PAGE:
Further saying the second option is irrelevant because he doesn't want to agree so what are his options is wholly without merit. The entire point of the article is that when the President has three unconstitutional options he should and can choose the least unconstitutional. But this only makes even perfunctory sense if there are ZERO constitutional options. We can't just say he doesn't want to do the constitutional option so since all the others are unconstitutional he can pick the one that is least. The Constitutional option is by definition the least unconstitutional method, so that must be what he chooses. If anything is irrelevant then, it is whether he can pick an unconstitutional option when only they exist, since in this case that isn't true.

David Ricardo said...


I would still argue that we seem to be talking at cross purposes here.

1. The basis for this discussion is that the President is not willing to allow the U. S. to default. If he is, then this whole discussion ends. You seem to be advocating that he should allow default, which is fine if that is your position, but this discussion is based on the idea that the U. S. should not default, and how to accomplish that in the absence of Congress raising the debt ceiling.

2. In fact, no one (except 14th amendment advocates) is arguing that allowing a default is Unconstitutional. This discussion of options is predicated on the desire to avoid a default and its potential horrific consequences. So the “do nothing” and allow default (which of course is not “doing nothing”) is not relevant in this discussion.

3. The question here is whether or not the President has an option to prevent default in the absence of an increase of the debt ceiling that is Constitutional. As Mr. Dorf and Mr. Buchanan have explained, he does not.

4. Also, you seem to be taking the position that Congress has a constitutional duty to raise the debt ceiling. I know of no basis for that position nor do I think anyone has taken that position in this discussion. You are correct, the credit card company has no duty to raise your credit limit, but neither does the Congress have a Constitutional duty to raise the debt ceiling. Exactly what is the basis of your assertion that they do have a Constitutional duty to raise it? Are you arguing 14th Amendment? If so, then what, how would you force the Congress to act in what you perceive as a Constitutional manner?

5. Sorry, this is extortion in its purest form. Extortion is the use of a threat of injury or damage to force an individual or institution to do something that they would not do in the absence of the threat. This debate is not business as usual, it is not bargaining, it is not whether or not the Congress will agree to new programs or new expenditures. It is extortion pure and simple. The Republicans are saying that unless you agree to our demands we will not allow the government to pay its bills/debts as they come do and we will cause the U. S. and maybe the world financial systems and economies to suffer major damage.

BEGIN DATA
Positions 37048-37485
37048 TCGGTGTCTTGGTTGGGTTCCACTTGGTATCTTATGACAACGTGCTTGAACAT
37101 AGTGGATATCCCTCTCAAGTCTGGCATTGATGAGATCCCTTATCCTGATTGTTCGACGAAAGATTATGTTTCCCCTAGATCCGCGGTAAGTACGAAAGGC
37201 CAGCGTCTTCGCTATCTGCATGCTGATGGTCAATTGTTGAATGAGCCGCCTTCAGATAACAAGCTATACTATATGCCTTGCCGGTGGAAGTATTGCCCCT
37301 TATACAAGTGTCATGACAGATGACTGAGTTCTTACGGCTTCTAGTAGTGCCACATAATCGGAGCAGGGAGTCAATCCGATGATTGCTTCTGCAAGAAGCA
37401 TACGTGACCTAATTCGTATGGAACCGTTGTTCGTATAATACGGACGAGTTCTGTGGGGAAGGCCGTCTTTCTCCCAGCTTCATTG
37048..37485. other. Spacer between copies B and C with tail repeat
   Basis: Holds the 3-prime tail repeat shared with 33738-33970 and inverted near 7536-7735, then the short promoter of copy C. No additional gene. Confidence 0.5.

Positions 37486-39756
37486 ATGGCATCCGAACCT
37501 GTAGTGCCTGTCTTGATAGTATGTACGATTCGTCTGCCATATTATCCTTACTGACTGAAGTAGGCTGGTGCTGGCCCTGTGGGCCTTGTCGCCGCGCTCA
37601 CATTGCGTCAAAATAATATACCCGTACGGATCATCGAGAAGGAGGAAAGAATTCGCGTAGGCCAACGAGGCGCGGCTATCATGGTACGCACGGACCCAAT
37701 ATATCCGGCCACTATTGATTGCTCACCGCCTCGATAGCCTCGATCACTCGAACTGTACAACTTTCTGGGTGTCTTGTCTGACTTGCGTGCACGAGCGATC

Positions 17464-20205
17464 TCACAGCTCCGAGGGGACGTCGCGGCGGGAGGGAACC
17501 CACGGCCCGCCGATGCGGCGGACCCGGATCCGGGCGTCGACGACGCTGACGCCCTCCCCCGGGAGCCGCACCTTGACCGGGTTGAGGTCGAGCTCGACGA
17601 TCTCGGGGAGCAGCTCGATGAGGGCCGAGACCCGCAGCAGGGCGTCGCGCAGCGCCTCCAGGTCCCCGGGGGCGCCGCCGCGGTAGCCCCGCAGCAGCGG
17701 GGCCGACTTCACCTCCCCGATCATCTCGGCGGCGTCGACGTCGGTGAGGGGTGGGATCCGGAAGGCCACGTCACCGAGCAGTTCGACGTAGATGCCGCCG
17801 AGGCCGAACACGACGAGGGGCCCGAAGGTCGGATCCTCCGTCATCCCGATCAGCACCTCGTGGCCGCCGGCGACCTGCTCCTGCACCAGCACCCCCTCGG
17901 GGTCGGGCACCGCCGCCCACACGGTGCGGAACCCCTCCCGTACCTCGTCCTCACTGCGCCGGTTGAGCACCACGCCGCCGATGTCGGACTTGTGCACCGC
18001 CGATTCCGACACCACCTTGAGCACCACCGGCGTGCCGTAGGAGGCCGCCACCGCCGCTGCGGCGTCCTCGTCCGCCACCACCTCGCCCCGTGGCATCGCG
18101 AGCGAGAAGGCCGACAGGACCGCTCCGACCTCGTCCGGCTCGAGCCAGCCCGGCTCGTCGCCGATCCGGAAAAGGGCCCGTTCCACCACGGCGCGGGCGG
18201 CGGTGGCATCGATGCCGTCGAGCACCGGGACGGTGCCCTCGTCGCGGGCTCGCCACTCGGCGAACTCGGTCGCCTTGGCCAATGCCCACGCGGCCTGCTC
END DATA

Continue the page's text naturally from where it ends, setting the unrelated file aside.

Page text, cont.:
6. Let me reiterate, if the Republican strategy succeeds it will have fundamentally altered the structure of U. S. government because it will mean that one House of congress can impose its will on the other House and on the Executive.

There is no legal basis for your saying the “Constitutional option is by definition the least unconstitutional method”. If Mr. Obama does not want and will not accept default he will be acting in violation of the Constitution, period. Mr. Dorf and Mr. Buchanan are taking the position that he should act in an Unconstitutional manner that does the least damage to the Constitution, not that what he does will be Constitutional. So yes, you are correct in that the President could take the Constitutional option and allow default. But that is not the issue here, it never has been.

Sam Rickless said...

Re: "That is the sort of move that is usually forbidden in statutory interpretation: allowing the imagined unspoken intentions of Congress to prevail over its contrary enacted text."

I completely agree. But in that case, I am back with the platinum coin option. The "enacted text" of 31 USC § 5112 (k) reads thus:

(k) The Secretary may mint and issue platinum bullion coins and proof platinum coins in accordance with such specifications, designs, varieties, quantities, denominations, and inscriptions as the Secretary, in the Secretary’s discretion, may prescribe from time to time.